hide You are viewing an archived web page, collected at the request of University of Alberta using Archive-It. This page was captured on 16:51:56 Dec 08, 2010, and is part of the HCF Alberta Online Encyclopedia collection. The information on this web page may be out of date. See All versions of this archived page.
Heritage Community Foundation Presents
Alberta Online Encyclopedia
HOME ABOUT PARTNERS SEARCH SITEMAP

   
Aboriginal Population
 
James BradyCanada's Aboriginal population contains three groups: First Nations (Status, Non-Status and Treaty Aboriginals), Métis and Inuit. The last available Canadian census figures from 1996 record 799,010 persons as identifying themselves as belonging to one of these three groups. This figure represents approximately 4.4 percent of the country's population. While many statistics about Canada's overall Aboriginal population are presented, the 1996 census also contains figures concerning  western Canada that offer a glimpse into the circumstance of Alberta's Aboriginal population and some of the related issues and challenges.

The Aboriginal Population in Western Canada
  • Almost two-thirds (62.9 percent) of Canada's Aboriginal population lives in the four western provinces. Of those, 63 percent are registered as status Indians, 63.5 percent identified themselves as North American Indians, 31.1 percent as Métis, and less than 1 percent as Inuit (approximately 2.9 percent said they were of multiple Aboriginal origins or another category).
  • About 6 percent of the West's population identified itself as Aboriginal compared to only 1.5 percent for the rest of the country. 
Areas of Residence
Of the 502,514 Aboriginals living in the West, 31.5 percent reside on reserves. As in the rest of Canada, many Aboriginals in Western Canada live in urban settings. Like their non-urban counterparts, they face social and economic challenges including unemployment, health concerns, poverty and family violence. However, urban areas often lack the support structure necessary to address these issues, particularly the presence of extended family. This creates significant challenges for both urban Aboriginals and the cities themselves.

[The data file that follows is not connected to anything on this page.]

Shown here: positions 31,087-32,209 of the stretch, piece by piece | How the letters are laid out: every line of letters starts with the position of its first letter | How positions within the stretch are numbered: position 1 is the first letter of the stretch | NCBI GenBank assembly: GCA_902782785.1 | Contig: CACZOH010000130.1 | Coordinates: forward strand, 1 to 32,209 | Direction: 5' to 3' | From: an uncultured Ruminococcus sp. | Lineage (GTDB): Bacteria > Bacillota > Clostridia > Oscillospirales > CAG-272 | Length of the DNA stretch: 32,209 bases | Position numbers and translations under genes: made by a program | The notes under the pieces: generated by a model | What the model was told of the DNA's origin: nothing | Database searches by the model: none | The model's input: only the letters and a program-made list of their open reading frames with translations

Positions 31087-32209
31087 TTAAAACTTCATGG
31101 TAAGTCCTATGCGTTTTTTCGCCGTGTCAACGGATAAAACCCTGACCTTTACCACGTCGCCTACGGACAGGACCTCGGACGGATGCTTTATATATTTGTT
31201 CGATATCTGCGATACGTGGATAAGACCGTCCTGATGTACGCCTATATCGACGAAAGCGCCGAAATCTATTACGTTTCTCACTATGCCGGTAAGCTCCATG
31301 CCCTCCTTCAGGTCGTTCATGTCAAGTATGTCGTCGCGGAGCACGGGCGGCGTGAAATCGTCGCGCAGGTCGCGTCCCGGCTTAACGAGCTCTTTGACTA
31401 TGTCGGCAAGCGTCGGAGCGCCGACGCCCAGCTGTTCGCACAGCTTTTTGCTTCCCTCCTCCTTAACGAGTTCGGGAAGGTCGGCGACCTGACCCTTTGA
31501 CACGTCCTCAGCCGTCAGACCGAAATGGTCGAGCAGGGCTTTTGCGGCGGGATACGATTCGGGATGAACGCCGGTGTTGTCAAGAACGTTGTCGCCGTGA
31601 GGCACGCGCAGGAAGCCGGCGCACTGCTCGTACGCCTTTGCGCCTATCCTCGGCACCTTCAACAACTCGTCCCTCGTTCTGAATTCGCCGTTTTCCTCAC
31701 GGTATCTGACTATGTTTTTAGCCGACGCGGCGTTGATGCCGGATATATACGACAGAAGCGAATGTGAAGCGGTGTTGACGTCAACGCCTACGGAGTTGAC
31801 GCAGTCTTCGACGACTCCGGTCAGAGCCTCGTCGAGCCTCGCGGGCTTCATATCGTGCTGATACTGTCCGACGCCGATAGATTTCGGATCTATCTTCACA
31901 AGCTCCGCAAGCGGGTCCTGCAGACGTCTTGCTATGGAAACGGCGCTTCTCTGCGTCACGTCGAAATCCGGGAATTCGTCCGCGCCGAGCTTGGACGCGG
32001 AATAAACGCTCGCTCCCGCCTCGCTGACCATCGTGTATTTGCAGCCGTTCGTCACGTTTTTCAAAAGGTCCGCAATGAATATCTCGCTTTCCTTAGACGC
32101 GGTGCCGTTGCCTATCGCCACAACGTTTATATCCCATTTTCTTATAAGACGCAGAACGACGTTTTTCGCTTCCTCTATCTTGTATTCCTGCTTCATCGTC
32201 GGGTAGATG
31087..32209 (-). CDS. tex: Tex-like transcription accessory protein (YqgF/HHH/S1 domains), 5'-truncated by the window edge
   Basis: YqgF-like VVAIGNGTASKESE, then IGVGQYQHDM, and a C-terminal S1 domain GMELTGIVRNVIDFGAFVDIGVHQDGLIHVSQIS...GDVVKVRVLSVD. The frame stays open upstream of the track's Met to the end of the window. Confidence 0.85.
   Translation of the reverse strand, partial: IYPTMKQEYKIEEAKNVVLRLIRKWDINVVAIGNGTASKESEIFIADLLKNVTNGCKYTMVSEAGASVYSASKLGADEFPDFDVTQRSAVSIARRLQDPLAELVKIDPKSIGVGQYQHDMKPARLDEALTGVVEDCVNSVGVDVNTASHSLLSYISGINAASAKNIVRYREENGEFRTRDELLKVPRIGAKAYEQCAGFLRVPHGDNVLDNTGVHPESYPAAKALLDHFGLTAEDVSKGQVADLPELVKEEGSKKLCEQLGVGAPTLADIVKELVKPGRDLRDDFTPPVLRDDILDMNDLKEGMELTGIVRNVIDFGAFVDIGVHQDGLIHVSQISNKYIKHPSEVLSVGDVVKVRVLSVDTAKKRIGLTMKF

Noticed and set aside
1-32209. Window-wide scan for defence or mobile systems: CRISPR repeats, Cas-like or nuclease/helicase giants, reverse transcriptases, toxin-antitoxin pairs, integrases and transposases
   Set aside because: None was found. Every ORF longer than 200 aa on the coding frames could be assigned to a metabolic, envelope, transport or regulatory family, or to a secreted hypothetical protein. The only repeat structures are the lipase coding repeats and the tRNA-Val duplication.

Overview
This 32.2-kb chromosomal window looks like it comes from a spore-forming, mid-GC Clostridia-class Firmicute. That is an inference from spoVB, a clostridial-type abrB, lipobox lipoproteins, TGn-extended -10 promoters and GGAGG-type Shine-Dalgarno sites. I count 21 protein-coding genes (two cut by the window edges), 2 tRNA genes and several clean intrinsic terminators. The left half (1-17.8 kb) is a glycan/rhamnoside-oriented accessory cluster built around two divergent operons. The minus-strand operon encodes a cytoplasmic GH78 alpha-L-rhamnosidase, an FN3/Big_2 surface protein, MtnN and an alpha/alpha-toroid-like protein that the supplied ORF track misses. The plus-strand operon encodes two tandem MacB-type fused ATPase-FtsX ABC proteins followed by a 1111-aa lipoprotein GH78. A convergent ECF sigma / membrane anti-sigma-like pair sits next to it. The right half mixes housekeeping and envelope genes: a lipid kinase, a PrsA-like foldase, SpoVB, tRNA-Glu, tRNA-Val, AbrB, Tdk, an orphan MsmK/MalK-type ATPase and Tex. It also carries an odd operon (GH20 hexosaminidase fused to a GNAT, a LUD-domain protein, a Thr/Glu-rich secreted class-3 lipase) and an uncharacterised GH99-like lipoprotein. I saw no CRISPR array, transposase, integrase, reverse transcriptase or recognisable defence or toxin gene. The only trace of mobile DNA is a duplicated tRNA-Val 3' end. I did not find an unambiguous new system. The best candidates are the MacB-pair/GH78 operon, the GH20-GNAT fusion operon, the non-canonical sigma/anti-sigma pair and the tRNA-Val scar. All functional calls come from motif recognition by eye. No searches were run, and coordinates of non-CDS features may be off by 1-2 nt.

Labour-Force Participation
According to the 1996 Census, there is a significant gap between the Aboriginal and total population labour-force participation in the West. The Aboriginal participation rate is more than 10 percentage points lower than the total rate and related unemployment much higher, with almost one in four members of the western Canadian Aboriginal labour force unemployed.

Income Levels
Given the low labour-force participation and high unemployment rates, the Aboriginal population has substantially lower average income levels than the general population. For all four western provinces, Aboriginal personal income levels are typically only 60 percent of provincial averageAboriginal graphs (see table below). 


















The Challenge Ahead

There are a great number of challenges facing governments, businesses and the Aboriginal community in meeting the needs of the Aboriginal population. Among these are overlapping and unclear jurisdictional responsibilities among the federal, provincial, and municipal orders of government. However, only by addressing the education, employment, income and crime-rate disparities between the West's Aboriginal and non-Aboriginal populations will western Canada begin to correct these inequities and provide a positive future for Canada's First Nations people.

Excerpts reprinted from Robert Roach and Loleen Berdahl, State of the West: Western Canadian Demographic and Economic Trends (Calgary: Canada West Foundation: 2001), with permission from the Canada West Foundation.

.
Back |  Top
 
Visit Alberta Source!
Heritage Community Foundation
Canada's Digital Collections

This digital collection was produced with financial assistance from Canada's Digital Collections initiative, Industry Canada. timeline » 

Albertasource.ca | Contact Us | Partnerships
Copyright © Heritage Community Foundation All Rights Reserved